Instead, we sit in a downsized version of our original plan. Older cars, (barely running at times), a strange rental situation, one set of graduate classes, and four kids grace our lives with their unplanned presence. We dream of owning a small business in our even smaller hometown and raising our family in a quiet, simple way.

It isn’t the dream we wanted years ago, and at times I’m not always sure it is the dream we will want years from now. I guess that is why it is the American dream; on any night where you can sleep soundly, it may change.

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Will Chen's picture

Thanks for sharing that with us Linsey. =)

As someone who has seen pictures of your beautiful kids, I'd say you came up way ahead on the dream scale.

Myscha Theriault's picture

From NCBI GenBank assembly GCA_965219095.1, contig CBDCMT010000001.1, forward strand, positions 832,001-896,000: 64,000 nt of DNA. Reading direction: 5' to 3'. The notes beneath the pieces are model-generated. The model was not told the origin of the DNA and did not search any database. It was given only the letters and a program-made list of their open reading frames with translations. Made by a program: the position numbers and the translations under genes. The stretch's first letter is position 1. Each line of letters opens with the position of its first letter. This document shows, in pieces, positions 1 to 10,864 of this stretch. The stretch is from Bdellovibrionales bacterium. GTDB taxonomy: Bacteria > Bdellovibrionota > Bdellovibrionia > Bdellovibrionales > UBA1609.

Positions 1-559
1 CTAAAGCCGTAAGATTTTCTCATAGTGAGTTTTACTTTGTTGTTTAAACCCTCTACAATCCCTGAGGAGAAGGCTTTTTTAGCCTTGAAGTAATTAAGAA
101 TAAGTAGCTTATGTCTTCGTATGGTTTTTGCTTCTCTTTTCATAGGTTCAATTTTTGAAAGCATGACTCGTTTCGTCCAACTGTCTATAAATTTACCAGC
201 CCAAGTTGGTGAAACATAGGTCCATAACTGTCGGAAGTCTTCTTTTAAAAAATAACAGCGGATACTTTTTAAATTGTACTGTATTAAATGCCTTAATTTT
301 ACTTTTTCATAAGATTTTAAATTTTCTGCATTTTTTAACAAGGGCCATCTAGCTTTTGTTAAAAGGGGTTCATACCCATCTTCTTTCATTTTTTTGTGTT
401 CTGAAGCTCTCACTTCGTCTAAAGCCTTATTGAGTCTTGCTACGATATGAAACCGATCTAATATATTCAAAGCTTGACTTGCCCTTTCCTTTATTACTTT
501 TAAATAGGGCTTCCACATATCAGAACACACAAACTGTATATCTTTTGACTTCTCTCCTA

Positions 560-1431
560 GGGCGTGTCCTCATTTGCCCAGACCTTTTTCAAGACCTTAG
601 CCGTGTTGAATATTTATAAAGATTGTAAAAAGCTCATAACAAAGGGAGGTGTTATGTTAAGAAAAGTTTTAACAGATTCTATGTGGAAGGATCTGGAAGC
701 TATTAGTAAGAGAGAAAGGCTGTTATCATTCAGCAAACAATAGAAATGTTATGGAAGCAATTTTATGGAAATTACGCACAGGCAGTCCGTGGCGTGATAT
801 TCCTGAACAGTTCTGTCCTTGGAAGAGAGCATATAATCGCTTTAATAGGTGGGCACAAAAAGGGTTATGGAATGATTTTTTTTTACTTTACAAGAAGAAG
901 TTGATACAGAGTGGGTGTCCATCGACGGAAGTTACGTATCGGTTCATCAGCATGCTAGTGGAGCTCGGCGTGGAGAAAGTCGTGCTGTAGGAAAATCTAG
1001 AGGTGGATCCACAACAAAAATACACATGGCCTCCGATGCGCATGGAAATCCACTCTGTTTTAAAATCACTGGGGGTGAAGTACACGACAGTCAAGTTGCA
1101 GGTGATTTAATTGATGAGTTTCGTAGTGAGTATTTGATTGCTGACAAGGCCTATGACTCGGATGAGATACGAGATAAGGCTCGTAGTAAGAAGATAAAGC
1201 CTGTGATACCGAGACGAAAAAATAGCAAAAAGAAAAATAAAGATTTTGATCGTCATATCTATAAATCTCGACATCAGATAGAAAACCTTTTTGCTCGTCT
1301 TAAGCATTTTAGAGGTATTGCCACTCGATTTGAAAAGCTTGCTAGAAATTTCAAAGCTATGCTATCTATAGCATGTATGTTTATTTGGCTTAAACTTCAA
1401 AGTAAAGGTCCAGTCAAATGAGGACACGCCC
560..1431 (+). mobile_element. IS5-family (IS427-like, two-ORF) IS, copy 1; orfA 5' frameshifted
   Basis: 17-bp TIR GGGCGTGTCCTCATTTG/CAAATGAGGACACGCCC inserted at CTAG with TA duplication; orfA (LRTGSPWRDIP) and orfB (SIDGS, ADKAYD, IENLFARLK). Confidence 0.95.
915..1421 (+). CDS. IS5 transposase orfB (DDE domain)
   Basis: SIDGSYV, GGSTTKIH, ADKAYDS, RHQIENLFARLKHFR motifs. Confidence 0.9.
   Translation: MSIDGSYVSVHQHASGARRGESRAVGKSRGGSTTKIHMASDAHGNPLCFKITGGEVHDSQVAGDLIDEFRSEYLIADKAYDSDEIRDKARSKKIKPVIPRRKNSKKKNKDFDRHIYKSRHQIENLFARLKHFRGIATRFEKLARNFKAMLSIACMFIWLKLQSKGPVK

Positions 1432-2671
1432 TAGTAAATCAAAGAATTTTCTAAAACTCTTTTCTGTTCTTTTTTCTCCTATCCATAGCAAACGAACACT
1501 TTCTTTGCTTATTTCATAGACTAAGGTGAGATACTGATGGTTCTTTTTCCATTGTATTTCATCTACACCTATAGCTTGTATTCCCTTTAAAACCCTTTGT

I like the fact that you point out the value of the flexibility itself. Cool post.

Guest's picture

Thanks for a very honest post.

I think a lot of people can relate to what you're saying. I know I can.

In college I had enough money to pay for school but still got "free loans", did I save? Hell no, I was going to "make it big" so I figured I should live it up while I could in school.

When I entered the workplace (computer engineering at the biggest chipmaker in the world) I saw it was for what it was, a rat race. I thought it was going to be like in Atlas Shrugged where people were being creative and coming up with new and exciting new ideas, changing the world. But it wasn't, it was a contest to look better than the guy in the next cube over. I quit and went with a smaller, but similar company where I do not get paid as much but am closer to family.

I think in school we all had a skewed view of what we really want in life. Heck, I think I probably will have a much different view of what I really want in 10 years from now.

Guest's picture

As someone who, even now, sees his American Dream morphing every day, this post was soothing. Definitely enjoyed it. Good luck you and your growing family!

Linsey Knerl's picture

Always bringing the sweetness, aren't you?

I think you are right, however!

Guest's picture

The American dream is having security, peace and less stress.

I feel that my family and I are living the American Dream!

Guest's picture